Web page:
Throughout my life, I have tried to steer clear of wild animals. Of course, there have been a few exceptions like the bear in a cage next to the souvenir shop on Lookout Mountain. Norma and I were returning from our honeymoon, and it had been raining all day. What do I know about bears? This large, fat black bear was wet and muddy. I approached the cage to demonstrate my bravery when the bear coiled up and shook causing my khakis and white shirt to be dotted with mud. Even my face was covered with mud polka dots. Norma reminded me of that just the other day.

And then there was the time the iguana trapped me on an island in the Bahamas. It was a small island, and I had followed a path to the end and then turned around to retrace my steps to rejoin a group of tourists when suddenly there he was. An iguana is a scary looking animal, and although I don’t know much about them, I’m sure that he was capable of biting off my foot or causing me to die in the jungle from a poisonous bite with no chance for an antidote. Anyway, we stared each other down for about an hour or more. Jungle on my left, jungle on my right, and the killer iguana blocking my only way back to civilization. The blockage finally ended when the man-eater moved on from pure boredom.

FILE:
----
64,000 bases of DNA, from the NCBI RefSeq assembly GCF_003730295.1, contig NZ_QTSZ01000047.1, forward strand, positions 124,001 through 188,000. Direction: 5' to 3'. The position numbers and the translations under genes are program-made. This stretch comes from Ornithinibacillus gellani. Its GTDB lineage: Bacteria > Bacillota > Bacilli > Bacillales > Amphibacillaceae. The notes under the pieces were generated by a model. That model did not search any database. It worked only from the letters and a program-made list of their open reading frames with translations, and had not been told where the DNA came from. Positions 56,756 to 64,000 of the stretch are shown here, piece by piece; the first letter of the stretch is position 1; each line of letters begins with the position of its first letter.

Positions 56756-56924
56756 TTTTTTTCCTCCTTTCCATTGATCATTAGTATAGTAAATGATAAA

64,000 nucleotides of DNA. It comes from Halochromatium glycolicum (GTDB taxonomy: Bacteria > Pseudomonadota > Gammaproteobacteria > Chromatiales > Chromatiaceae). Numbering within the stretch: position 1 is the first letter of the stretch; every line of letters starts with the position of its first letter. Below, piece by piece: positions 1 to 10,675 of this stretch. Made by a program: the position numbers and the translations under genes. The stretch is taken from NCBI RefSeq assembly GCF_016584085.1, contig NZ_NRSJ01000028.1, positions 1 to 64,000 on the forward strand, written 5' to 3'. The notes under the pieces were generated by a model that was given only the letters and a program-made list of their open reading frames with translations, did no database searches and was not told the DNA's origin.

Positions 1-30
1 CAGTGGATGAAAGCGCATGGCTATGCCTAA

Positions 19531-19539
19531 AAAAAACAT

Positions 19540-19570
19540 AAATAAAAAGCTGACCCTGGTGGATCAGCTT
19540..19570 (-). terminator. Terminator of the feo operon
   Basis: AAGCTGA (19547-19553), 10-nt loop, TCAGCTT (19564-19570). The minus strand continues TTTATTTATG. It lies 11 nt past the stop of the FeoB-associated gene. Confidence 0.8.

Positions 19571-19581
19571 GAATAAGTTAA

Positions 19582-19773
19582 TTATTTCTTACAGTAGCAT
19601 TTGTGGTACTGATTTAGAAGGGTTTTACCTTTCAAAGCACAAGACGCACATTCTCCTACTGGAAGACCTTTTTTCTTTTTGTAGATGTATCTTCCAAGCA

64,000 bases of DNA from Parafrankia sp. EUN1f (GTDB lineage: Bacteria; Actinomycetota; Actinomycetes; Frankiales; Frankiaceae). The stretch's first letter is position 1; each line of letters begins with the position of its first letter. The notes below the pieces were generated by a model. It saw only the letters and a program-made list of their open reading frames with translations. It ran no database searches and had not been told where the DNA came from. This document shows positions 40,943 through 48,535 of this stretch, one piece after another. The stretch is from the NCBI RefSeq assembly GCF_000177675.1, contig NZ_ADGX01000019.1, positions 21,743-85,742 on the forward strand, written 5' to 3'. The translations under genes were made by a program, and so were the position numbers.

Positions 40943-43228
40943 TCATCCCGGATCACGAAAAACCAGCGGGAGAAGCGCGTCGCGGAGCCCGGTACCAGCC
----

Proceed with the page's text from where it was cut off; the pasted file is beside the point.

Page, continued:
Oh, yes, I must tell you about the snake incident. I encountered a long black snake in the driveway behind our house and felt, for some unknown reason, I was duty-bound to kill it since I was the lord of the property. With no weapon at my disposal, I grabbed a hatchet, or maybe it was an axe with a short handle, and I chased the snake up the driveway. Just before it escaped into the bushes, I threw the axe directly at the snake’s head and missed by about 30 feet. I had no idea an axe would fly so unpredictably and so uncontrollably away from its target. Unfortunately, my wife and daughter were watching my sad efforts from the window and laughed hysterically as I ran away to save myself from the slimy intruder. I hear we’ve finally got an axe-throwing beer hall opening in Knoxville. I must go and take some lessons.